Yes. We’re dedicated to treating the animals in our care with respect and as co-founder of the North American Food Animal Well-being Commission, Cargill considers the humane and respectful handling of our animals to be a moral obligation. Our livestock handling procedures were designed in consultation with Dr. Temple Grandin to help minimize animal stress, and we strictly adhere to American Meat Institute (AMI) animal handling standards.
Beef fat (fat with no lean meat) may be added to “hamburger,” but not “ground beef.” A maximum of 30% fat is allowed in either hamburger or ground beef. Both hamburger and ground beef can have seasonings, but no water, phosphates, extenders or binders. Learn how to make a great hamburger in the Recipes section.
The “use or freeze-by” or “sell by” dates are a guide for consumers and retailers, although it’s not a federal requirement for stores to include. While these dates are helpful, they’re only reliable if the food has been kept at a safe temperature during storage and handling. The United States Department of Agriculture (USDA) suggests that consumers cook or freeze ground beef within 2 days after purchase for maximum quality.
As long as you are ordering 100% pure, ground beef, it’s probable that the ground beef you consume at restaurants is comparable to the ground beef you’d purchase at your local grocery store. Although, depending on the supplier producing the meat, there may be differences in overall quality, production and food safety practices and added flavorings.
Just as conventional ground beef is made from the trimmings of steaks and roasts, Finely Textured Beef also makes use of trimmings. When making ground beef, there’s meat that is just too thin to be removed by hand. For more than two decades, Cargill has been safely removing this meat from the fat to provide ground beef at a much lower cost.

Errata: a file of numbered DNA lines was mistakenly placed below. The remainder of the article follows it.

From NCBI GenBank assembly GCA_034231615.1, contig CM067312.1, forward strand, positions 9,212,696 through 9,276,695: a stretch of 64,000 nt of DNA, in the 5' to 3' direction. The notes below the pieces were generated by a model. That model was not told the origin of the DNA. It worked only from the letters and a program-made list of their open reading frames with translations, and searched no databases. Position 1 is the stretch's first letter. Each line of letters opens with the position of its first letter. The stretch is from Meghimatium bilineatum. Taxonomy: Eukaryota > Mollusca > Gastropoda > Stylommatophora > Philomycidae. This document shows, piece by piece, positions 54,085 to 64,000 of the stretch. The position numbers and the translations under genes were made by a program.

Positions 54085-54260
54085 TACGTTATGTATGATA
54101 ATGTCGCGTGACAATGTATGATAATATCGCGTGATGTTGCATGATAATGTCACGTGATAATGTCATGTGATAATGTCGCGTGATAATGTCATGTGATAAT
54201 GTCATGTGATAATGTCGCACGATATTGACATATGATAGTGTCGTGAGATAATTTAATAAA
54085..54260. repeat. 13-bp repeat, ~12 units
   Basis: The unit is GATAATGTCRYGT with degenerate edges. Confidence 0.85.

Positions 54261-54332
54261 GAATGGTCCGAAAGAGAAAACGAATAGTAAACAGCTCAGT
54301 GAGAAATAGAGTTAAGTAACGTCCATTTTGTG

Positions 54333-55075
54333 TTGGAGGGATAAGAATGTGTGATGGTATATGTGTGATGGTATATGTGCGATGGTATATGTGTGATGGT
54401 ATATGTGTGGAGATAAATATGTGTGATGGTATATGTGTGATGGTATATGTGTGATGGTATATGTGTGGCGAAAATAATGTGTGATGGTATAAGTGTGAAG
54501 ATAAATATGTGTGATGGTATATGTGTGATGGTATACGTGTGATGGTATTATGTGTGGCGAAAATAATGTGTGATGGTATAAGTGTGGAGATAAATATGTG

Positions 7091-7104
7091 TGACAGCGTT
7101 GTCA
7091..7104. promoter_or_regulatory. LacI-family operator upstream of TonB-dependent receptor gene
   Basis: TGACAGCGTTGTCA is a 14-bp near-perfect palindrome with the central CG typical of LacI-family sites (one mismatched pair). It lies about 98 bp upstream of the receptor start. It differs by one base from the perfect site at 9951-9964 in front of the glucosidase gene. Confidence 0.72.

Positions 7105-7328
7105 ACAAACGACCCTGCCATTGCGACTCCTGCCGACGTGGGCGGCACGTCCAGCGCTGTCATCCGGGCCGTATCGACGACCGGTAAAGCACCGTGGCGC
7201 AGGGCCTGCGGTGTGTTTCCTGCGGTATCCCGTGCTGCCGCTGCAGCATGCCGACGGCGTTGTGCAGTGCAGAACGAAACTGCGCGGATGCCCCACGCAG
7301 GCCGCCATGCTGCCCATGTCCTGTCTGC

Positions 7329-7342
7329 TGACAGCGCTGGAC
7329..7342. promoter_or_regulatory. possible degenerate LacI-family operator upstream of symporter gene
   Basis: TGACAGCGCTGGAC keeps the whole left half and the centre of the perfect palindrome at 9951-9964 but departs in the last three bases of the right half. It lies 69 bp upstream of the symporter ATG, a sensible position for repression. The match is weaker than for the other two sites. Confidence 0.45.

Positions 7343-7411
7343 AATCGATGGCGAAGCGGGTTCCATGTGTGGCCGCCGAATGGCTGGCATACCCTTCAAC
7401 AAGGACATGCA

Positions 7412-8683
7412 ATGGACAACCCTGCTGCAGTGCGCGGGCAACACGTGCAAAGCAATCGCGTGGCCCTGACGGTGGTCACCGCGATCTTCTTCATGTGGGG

Finely Textured Beef is 100% all-real beef. Since 1993, the USDA has approved FTB as safe for human consumption, just like all other 100% pure ground beef.
No, Cargill’s Finely Textured Beef is not treated with ammonia. In a process similar to separating cream from milk, we use low heat on the beef trimmings to remove the fat, then safely apply a USDA-approved, anti-bacterial solution to help prevent the growth of bacteria. Cargill does not use ammonia as an antibacterial processing aid for Finely Textured Beef.
Today, schools are given a choice in whether or not to use a finely textured beef product in their school lunch programs. Ground beef containing Cargill’s Finely Textured Beef is exceptionally lean, safe and nutritious, and represents the same quality beef as steaks and roasts. The USDA has approved Finely Textured Beef as safe for human consumption – just like any other ground beef – since 1993.
FTB is the shorthand name for Finely Textured Beef. LFTB is the shorthand name for Lean Finely Textured Beef. While their names are very similar, these products are processed via different methods. LFTB isn't produced by Cargill.
Finely Textured Beef tastes like beef because it is 100% real beef.
Because Finely Textured Beef provides 25 pounds of quality beef per animal that would otherwise be wasted, its use significantly extends the overall ground beef supply. Without Finely Textured Beef as part of that supply, ground beef prices would be higher and more variable based on the lean point and/or source grind purchased.
Cargill believes that it's irresponsible to waste 100% pure beef. Many industry experts agree that it's important and necessary to utilize every ounce of safe, high quality protein that comes from beef so that we can feed the world’s population.
FTB can prevent food waste by capturing every ounce of protein from the animal and utilizing it to feed the world. Cargill believes that in doing so, they are contributing to a more sustainable planet.
If FTB is not in the marketplace, more than 25 pounds of quality beef per animal would be wasted. Based on the number of cattle harvested in the U.S. in 2015, reported by USDA, this would equate to over 718 million total lbs. of lean beef, which could produce nearly 2.8 billion burgers.